In our recent Client Alert, we provide a look back at 2022, a review of the universal proxy rules, and considerations for shareholder engagement in 2023. Shareholder engagement runs the gamut from preparing for successful quarterly earnings calls to engaging with shareholders directly. Although there is no “one-size-fits-all” approach, we believe that effective shareholder engagement involves a combination of some or all of the following factors:

  • Clearly and continuously articulating the company’s strategy for value creation. Shareholders are eager to understand how a company proposes to build value. That message must be articulated clearly and reinforced regularly. For example, the rationale for the company’s strategy, asset portfolio, and business mix should be thoughtfully communicated by management and well-understood by shareholders.
  • Considering opportunities to boost shareholder value. Companies should examine their business the way a short-term financial investor would. For example, assess whether opportunities are available to boost shareholder value, and if so, whether pursuing those opportunities makes sense for the company. Be mindful, however, of how pursuing a particular opportunity to enhance short-term value may affect the company’s broader strategy for long-term value creation. It is important to always project a focused vision.
  • Understanding the shareholder base. Every company must understand its shareholder base and the unique considerations of its key investors. And keep in mind that the shareholder base at most companies changes over time, as may the priorities, objectives, and desires of long-term shareholders. What resonated with shareholders two years ago may be very different from what resonates with current shareholders.
  • Proactively enhancing governance practices. Governance is almost never the central feature of an activism campaign, but it is frequently used as a wedge issue by activists to paint a board of directors as entrenched and out of touch. As such, companies should regularly evaluate their governance practices and look for proactive measures—such as the adoption of majority voting in director elections, the elimination of supermajority vote provisions, and even, in appropriate circumstances, voluntary declassification of the board—that can be taken to show the board’s deliberate approach to governance. Shareholder engagement is a long game, and years of thoughtful evolution can reassure shareholders that the board prioritizes good governance and has sufficient internal will to make changes when they are warranted.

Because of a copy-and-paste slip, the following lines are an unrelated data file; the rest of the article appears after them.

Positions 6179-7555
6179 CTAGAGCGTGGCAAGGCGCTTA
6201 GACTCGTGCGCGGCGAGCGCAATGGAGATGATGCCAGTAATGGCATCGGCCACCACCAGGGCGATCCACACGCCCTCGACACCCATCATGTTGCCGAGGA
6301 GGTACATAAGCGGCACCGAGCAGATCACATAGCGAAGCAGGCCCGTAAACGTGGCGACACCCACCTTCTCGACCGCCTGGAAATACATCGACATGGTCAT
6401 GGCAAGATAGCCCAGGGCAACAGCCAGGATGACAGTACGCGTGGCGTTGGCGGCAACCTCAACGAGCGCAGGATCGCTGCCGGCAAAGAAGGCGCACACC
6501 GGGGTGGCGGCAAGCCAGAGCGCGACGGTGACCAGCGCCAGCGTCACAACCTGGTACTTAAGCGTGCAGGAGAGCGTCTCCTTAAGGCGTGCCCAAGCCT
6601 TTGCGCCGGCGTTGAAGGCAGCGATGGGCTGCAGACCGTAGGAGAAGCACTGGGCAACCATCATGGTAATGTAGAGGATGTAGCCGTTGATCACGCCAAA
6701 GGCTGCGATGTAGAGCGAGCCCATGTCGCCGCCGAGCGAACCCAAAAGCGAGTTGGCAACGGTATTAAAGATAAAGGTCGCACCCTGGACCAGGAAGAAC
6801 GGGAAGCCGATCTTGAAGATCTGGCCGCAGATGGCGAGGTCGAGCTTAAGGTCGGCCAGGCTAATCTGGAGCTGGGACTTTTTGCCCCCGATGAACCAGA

• Focusing on board composition and refreshment. A robust approach to board refreshment has become table stakes for the most sophisticated companies when it comes to engagement. Institutional shareholders appreciate seeing changes in board composition and view a regular cadence of new directors joining a board as evidence of a healthy boardroom dynamic. As noted above, the universal proxy rules have cast a brighter light on the skills and qualifications of each director individually. As such, boards should be conscious of, and seek to proactively address, weaknesses that an activist might seek to exploit. This is particularly true at companies that have seen an erosion in investor support for directors and say-on-pay proposals.
  • Monitoring what’s being said and done. Monitor the ratings and feedback of proxy advisory groups such as ISS and Glass Lewis and seek to correct any inaccuracies. Track and understand investor conference call participants, one-on-one requests, and transcript downloads. Watch peer group, sell-side analysts, active asset managers, and internet commentary and media reports for opinions or facts that will focus attention on the company. Be mindful of changes that peer companies are making to their businesses, as well as any key industry trends.
  • Speaking with one voice. Companies should always present a unified front to the external world. Open and rigorous debate is an important part of decision making, but that discussion should remain in the boardroom. Directors should be careful not to speak on behalf of the company or the board—even on seemingly immaterial matters—unless explicitly authorized to do so.
  • Listening actively and being open to change. Companies that listen typically understand where they are falling short in the eyes of their shareholders. Directors should consider implementing a process to regularly receive unvarnished shareholder feedback in board meetings, along with an understanding of how management intends to address shareholder concerns. In this regard, shareholders—especially activist shareholders—want to know that 1) their views are being taken seriously and 2) the board is open to change, not asleep at the wheel, and not willfully blind to potential alternatives. Adopting a close-minded and defensive approach can facilitate a narrative that directors are entrenched.